Nonresistance or defense

Authors: Marius Romijn, Pieter Post

Dutch Mennonites can make the individual choice whether to cooperate in state sanctioned violence or not. In Menno Simons' era this was different. Since then the Mennonite attitude towards violence has changed considerably.

Münster or Menno?

Menno was opposed to the Münster Anabaptists, who had taken over the City Council in 1534. When the city of Münster was in danger of being recaptured by the Catholic bishop, some thousands of armed Dutch Anabaptists set off to defend the 'New Jerusalem'. According to the Münsterites, an Era of Revenge had begun in which the believers had to take up the sword. Christ's Kingdom of Peace would be established in the next era.


Nonviolent Mennonites sometimes supported the State

To Menno and his followers, the government had a God-given task: 'Protection of the weak, and defense of faith'. They themselves were nonresistant, but governments could use violence as part of this God-give task. In a besieged city, Mennonites would not fight, but could help by extinguishing fires or repairing damage. In 1572 Waterlander Mennonites delivered money to William of Orange for the defense against the Spaniards, and in 1672 different Mennonite denominations invested time and effort into reinforcing the Dutch army.


Separation of Church and State

In the end of the 18th century dissident and patriotic Mennonites became actively involved in the Government.  Influenced by the French Revolution they strove for equal rights. Together with the remonstrants and other enlightened theologians, they took part in the first National Parliament which had the separation of Church and State in preparation. Jacob Henrik Floh (1758-1830) was the first Mennonite pastor who took office as a secretary of State. He pleaded for equal rights, in particular for Jews who were treated as outcasts. For 19th century Mennonites the separation of Church and State (1848) was not self-evident. Some Seminary-students participated in a violent revolt which ultimately divided the United Netherlands into Belgium and the Netherlands (1830). At the same time entire congregations emigrated abroad, to escape the military draft (1853).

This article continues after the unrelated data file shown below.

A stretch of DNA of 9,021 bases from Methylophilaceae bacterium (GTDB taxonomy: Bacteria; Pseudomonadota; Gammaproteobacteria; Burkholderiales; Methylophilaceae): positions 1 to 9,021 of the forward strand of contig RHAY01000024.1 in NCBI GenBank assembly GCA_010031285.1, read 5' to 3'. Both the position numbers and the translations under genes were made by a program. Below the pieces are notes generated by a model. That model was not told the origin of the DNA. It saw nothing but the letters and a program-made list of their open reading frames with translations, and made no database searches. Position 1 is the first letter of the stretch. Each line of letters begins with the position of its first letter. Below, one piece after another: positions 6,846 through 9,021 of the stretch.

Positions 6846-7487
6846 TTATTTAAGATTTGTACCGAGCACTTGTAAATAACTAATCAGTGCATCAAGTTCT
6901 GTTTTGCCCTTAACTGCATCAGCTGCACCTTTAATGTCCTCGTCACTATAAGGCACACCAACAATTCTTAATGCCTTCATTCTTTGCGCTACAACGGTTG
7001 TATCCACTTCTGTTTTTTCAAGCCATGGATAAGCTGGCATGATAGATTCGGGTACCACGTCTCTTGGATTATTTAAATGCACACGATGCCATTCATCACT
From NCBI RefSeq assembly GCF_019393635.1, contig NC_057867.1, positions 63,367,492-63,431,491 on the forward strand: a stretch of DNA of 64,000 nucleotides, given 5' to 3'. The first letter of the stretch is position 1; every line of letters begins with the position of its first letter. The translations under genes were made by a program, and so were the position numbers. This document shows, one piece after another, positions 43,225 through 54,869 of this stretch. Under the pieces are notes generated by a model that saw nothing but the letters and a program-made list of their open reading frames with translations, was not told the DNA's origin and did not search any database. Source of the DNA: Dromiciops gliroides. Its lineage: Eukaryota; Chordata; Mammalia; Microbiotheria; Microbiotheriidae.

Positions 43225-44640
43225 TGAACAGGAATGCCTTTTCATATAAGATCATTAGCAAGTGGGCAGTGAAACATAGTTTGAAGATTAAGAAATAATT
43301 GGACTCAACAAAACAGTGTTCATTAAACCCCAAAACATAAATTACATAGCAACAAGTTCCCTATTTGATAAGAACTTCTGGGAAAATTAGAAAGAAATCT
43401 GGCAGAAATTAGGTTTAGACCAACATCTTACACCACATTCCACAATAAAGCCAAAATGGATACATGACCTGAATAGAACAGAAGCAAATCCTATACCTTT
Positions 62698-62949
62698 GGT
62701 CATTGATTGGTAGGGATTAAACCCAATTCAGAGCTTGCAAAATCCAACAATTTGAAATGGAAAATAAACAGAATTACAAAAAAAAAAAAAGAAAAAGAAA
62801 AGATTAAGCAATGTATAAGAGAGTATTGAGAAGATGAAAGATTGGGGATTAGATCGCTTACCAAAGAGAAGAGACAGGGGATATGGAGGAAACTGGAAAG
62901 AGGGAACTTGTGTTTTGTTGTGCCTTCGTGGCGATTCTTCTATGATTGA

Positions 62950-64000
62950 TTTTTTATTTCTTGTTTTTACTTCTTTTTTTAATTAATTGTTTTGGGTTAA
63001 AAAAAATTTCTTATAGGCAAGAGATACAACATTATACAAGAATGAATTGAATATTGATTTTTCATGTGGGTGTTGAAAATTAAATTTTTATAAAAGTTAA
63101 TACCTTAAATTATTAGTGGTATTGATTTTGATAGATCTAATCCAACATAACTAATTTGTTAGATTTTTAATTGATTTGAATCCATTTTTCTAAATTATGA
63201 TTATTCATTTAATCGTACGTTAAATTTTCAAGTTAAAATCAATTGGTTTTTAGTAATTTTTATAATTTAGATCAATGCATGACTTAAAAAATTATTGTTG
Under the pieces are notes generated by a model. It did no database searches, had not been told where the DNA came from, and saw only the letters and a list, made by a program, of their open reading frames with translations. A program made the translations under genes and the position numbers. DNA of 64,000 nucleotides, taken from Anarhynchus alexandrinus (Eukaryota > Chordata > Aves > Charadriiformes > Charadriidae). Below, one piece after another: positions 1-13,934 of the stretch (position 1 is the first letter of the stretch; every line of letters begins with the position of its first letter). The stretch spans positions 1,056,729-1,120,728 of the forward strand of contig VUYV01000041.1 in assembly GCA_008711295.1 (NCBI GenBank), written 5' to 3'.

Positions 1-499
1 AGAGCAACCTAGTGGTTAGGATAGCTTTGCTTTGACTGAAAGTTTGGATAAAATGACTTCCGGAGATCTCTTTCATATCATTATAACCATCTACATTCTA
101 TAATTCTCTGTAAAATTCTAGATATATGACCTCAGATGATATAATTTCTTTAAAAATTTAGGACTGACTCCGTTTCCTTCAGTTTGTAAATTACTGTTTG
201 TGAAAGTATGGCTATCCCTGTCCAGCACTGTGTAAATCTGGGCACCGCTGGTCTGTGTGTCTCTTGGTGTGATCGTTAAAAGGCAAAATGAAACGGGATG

In the 20th century the principle of non-violence became a live issue again through the Mennonite ‘Working Group Against Military Service’ (1925). They later became the Mennonite Peace Group (1946) which supported many young men (mennonite or not) during their process of conscientious objection (CO). Since 1923 the State-Government allowed CO-ers, but in present times the military draft is postponed (1997).


Reference: Alle G. Hoekema e.a., Dagboek Cor Inja. Geen cel ketent deze dromen (Hilversum 2001). Picture: S. Groenveld e.a., Wederdopers, menisten, doopsgezinden in Nederland 1530-1980, (Zutphen 1980),174.